ALLELOPATHY: Territoriallity found in plants in which chemicals are secreted by a plant to inhibit the growth of other plants.

ALLELOMETRIC GROWTH: Growth which has a faster or slower rate compared with the growth rate of other parts of the body.

ALTERNATION OF GENERATION: A life cycle that has a haploid phase (sporophyte) and a diploid phase (Gametophyte) in an orderly sequence. The sporophyte and the gametophyte may look alike and they may look different, it is formed in plants.

ALVEOLI: (Sing. Alveolus). Part of the respiratory organ through which gaseous exchange takes place in the lungs. They are microscopic in nature and are attached in large number to each bronchus in the lungs.

AMINO GROUP: A functional group of some organic compounds. It has the formula –NH2.

AMONIFICATION: The process by which the amino acid present in dead organism or animal waste are converted to ammonium ions.

AMNION: Embryonic membrane that protects the embryo from shock.

AMNIOTIC FLUID: Fluid present in the amnion that serves as shock absorber for the embryo. It also lubricates the point of contact between the embryo and the uterus.

AMOEBA: (Pl. Amoebae). A shapeless unicellular organism usually found in ponds. It is a free living organism and moves by protoplasmic streaming by extending its cell membrane called plasmallema to form false legs known as pseudopodia. It excretes through its contractile vacuole, respires by diffusion and reproduces by binary fission.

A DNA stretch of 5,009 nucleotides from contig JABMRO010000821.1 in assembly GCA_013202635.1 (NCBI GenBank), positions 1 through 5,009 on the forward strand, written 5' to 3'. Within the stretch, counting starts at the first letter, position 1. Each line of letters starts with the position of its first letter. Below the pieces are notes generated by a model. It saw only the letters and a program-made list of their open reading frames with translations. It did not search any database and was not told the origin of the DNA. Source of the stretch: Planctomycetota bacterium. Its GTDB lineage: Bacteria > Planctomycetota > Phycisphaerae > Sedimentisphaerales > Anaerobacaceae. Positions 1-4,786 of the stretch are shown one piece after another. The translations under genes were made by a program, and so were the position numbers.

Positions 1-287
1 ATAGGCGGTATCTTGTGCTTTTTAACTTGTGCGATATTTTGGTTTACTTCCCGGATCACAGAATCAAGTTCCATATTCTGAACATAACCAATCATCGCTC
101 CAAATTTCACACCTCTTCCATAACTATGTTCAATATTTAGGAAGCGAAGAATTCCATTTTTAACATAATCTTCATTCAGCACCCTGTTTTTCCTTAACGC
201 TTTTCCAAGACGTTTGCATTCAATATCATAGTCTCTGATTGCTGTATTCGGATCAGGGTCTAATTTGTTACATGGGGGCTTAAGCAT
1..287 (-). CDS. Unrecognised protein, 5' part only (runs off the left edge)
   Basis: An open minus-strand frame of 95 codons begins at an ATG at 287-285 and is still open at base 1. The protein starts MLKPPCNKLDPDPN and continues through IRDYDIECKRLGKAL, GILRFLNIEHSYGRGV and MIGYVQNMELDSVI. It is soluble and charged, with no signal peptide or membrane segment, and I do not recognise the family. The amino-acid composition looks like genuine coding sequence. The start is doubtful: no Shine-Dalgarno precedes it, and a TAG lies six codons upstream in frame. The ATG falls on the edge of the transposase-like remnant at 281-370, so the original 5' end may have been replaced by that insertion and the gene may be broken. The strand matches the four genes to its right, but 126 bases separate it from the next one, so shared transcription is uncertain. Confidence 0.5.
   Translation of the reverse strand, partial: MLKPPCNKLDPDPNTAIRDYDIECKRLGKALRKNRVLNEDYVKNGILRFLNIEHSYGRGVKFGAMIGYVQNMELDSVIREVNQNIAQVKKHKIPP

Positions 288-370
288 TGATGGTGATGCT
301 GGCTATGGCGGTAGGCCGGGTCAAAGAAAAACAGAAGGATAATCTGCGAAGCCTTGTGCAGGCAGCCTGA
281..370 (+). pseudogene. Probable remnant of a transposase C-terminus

AMOEBOCYTE: A shapeless cell found in sponges. It has no specialised function and can change to another type of cell.

AMPHIBIANS: Class of vertebrates that are adapted to life both on land and in water. Their lives started in water having tails and breathing with gills. They later develop to the adult, loosing their tails but with well developed limbs (few are limbless) and they breath with lungs. They mostly return to the water for reproduction. Common examples are toad and frogs.

AMPULA: See Ear.

AMYLASES: Group of enzymes that act on carbohydrates and carbohydrate products and break them down to glucose.

ANABOLISM: Metabolic reaction that involves building up or synthesizing complex materials from simpler ones. ANABOLIC PROCESS

ANAEMIA: A diseases due to shortage of haemoglobin in the red blood cell.

ANAEROBIC RESPIRATION: Respiration in absence of oxygen. See Respiration

ANAL FIN: An unpaired fin in the bony fish, located near the anus at the ventral edge.

ANAL PORE: See Paramecium.

ANAL STYLE: A pair of structures in the last segment of a male cockroach that distinguish it from female.

ANAPHASE: The fourth stage of cell division during mitosis or meiosis. In mitosis, the chromatids separate and migrate to the opposite poles of the cell while in meiosis, the first anaphase occur when the bivalent separate and the members move to the opposite poles of the spindle while the chromosome divides during the second meiotic division and each move to the opposite poles of the cell.See Mitosis, Meiosis. Compare Prophase, Metaphase, Anaphase, Telophase, Interphase.

ANAPOPHYSES: A pair of processes in lumber vertebrate that are used for attachment of the vertebrate with the abdominal muscle.